Praying for the Old Man
Here is a chapter on prayer and the blessing of may it be blessed from Elder Symeon
Praying for the old man?
I will be so bold as to say that, if you say “May it be blessed” continuously, this is higher than all else –than all else– even than the Jesus Prayer: don’t let this startle you. You know, to pray is not really very difficult. At the same time, however, it is. There is no doubt at all that one who learns to pray learns everything. However, we may say that from one perspective it isn’t that hard for someone to pray, given that once in a while our prayer is for don’t be alienated by what I’m going to say– for the thing that a person is resisting inside and that needs to leave. Yes, it is possible for one to pray in this way, as if to nourish this condition of denial. In other words, he prays in such a way as to maintain the negative reaction that is in him.
I have said several times that one might confess for the old man, might receive Holy Communion for the sake of the old man, might even pray for the old man. It isn’t difficult, beyond any other prayer, to say: “Lord Jesus Christ, have mercy on me. Lord Jesus Christ, have mercy on me. Lord Jesus Christ, have mercy on me.” Of course, the catch here is that you will have difficulties saying it again and again, and you make an attempt. However, our inner man isn’t as constrained as it is with “May it be blessed” –when one says “May it be blessed.”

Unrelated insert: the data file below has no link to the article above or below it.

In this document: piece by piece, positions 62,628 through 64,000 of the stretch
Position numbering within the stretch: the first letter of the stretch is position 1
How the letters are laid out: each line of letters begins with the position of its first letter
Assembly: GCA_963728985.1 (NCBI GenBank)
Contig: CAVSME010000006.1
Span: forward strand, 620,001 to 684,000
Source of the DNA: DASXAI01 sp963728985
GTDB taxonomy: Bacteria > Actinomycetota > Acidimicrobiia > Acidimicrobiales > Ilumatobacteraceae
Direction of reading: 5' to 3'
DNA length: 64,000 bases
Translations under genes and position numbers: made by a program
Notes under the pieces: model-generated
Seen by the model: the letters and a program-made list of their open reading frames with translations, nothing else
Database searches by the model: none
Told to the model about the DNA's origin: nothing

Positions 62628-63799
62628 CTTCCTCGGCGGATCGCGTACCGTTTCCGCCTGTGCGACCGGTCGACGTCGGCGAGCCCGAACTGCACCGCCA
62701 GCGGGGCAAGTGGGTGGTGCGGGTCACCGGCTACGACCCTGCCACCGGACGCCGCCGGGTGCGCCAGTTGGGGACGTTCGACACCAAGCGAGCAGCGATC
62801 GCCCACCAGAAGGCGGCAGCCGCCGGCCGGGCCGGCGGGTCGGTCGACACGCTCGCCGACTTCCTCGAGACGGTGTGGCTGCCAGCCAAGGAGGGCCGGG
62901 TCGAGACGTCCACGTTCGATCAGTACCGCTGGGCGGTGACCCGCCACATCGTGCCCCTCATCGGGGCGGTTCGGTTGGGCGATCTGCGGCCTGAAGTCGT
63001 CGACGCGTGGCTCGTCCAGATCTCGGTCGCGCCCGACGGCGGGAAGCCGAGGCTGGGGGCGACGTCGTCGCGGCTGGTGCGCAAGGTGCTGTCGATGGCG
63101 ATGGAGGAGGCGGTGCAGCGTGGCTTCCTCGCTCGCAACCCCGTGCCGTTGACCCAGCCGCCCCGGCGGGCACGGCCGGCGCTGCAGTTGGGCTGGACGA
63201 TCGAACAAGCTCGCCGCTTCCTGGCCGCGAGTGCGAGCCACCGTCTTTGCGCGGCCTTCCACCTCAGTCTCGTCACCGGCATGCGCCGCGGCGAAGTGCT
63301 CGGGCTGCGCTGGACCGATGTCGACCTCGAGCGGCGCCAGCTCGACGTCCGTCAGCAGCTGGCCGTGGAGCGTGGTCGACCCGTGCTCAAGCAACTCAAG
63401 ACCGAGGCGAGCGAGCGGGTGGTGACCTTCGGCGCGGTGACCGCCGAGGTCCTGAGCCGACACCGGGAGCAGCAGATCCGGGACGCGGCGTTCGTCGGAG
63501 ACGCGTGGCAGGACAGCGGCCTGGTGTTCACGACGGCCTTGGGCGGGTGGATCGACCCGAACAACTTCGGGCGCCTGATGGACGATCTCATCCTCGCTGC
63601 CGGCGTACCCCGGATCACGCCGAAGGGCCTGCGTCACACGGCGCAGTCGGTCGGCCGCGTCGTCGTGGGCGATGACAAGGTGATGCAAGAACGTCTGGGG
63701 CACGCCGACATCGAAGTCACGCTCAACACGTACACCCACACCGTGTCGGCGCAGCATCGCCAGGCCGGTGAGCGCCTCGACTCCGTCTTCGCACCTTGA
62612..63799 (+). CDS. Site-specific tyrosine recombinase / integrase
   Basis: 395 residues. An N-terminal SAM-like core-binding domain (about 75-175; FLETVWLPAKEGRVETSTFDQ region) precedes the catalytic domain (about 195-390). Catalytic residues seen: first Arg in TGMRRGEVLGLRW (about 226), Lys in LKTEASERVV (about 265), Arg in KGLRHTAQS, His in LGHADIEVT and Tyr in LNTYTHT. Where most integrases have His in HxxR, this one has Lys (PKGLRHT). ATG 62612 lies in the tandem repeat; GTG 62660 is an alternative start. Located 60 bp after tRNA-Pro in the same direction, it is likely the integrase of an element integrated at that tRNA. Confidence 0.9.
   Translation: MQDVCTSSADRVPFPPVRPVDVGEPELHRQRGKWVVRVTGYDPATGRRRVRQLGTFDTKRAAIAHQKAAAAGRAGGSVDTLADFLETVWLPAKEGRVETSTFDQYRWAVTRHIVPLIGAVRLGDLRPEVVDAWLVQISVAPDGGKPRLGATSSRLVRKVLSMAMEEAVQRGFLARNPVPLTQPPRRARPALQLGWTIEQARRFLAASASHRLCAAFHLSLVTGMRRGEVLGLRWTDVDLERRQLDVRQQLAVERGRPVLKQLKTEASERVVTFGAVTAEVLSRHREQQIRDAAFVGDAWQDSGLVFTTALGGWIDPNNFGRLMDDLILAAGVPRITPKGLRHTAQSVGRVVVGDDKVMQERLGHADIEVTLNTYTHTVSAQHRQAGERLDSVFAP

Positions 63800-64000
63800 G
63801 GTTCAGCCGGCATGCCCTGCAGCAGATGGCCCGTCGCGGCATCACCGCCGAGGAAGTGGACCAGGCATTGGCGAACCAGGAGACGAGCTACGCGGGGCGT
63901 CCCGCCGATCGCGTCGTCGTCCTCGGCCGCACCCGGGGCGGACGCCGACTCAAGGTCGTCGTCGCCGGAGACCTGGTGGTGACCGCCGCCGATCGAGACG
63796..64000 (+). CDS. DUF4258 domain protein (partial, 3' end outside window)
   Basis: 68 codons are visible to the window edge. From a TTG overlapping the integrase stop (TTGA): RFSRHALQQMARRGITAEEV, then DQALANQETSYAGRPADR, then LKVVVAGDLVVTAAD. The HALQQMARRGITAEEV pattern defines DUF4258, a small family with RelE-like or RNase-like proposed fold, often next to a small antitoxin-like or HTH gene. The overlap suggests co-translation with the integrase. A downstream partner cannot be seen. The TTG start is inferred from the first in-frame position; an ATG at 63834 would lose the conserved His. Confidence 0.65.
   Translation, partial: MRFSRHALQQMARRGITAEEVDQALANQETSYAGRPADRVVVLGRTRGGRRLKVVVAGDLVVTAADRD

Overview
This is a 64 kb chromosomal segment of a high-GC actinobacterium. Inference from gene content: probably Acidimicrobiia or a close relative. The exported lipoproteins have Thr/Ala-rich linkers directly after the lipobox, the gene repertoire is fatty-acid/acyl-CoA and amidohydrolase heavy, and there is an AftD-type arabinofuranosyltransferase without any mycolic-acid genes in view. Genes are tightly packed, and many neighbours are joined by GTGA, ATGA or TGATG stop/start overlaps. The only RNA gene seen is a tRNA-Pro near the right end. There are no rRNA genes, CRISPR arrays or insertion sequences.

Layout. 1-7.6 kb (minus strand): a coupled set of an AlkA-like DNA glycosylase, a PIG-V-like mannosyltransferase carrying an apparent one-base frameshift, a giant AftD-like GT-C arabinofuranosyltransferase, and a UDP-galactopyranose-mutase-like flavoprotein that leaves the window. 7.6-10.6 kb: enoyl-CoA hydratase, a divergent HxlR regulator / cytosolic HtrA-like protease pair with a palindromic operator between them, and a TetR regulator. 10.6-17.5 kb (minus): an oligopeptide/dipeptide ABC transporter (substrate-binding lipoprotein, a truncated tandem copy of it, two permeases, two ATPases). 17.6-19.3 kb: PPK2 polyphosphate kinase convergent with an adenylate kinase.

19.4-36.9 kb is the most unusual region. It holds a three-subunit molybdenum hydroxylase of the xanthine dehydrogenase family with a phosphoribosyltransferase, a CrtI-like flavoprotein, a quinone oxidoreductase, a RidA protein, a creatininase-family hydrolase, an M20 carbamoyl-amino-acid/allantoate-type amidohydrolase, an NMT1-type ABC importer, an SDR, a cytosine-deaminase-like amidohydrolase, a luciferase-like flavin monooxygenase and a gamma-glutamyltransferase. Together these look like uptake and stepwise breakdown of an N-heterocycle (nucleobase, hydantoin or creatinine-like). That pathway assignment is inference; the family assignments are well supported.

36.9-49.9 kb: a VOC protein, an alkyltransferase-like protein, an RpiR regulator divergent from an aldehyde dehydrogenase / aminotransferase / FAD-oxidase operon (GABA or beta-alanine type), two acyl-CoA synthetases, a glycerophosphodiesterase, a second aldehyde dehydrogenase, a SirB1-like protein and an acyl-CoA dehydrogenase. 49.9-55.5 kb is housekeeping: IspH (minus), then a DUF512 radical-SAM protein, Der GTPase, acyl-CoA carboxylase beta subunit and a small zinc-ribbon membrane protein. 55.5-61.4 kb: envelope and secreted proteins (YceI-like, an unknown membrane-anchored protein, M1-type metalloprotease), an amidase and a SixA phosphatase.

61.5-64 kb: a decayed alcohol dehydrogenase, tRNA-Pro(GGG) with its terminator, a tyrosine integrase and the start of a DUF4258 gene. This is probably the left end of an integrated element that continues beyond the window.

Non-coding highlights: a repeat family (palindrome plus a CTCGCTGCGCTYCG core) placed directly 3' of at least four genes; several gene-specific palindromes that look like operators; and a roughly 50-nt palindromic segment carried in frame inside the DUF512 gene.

And I’ll hasten to give you a more striking example. Let’s say you’re sick or you have a problem or one of your relatives is sick or you have a problem with your relative. In these cases, of course, these issues contribute in you praying fervently, persistently, praying from your heart. You’re praying and you want to get well, you’re praying and you want your relative to get well, you’re praying and you want your problem or the problem of your relative to be solved. That’s good, it’s not bad for anyone to do that. It’s precisely what we should do with all the strength of our soul. However, if you look closely at it, the situation has some self-interest in it. What do I mean by self-interest? At bottom, it means that we want things to happen according to our own will. And you know that when a thing has self-interest in it, it easily happens that it doesn’t take much effort to do. But if at this crucial moment you pray and say what you have to say to God about your problem, about the difficulty that you’re having, but in the end you constrain your heart, you marshal your strength, you stand before God with all your love, with all your obedience –with all your feeling that you are a creature of God and that God is above and you say: “But, my God, may things happen as Thou willst. May it be blessed”– now that’s difficult.
I know many people, both here and in Greece and all around, everywhere I’ve gone, who make burning, fervent, prayers for some problems of theirs to be solved, as we’ve said, but I know few who would say –because it is very difficult– who have the courage, every time they find it heavy going and are having difficulty, saying precisely what the Lord said three times there in the garden of Gethsemane: My Father, if it is possible, take this Cup from Me, but not My will be done but Thine.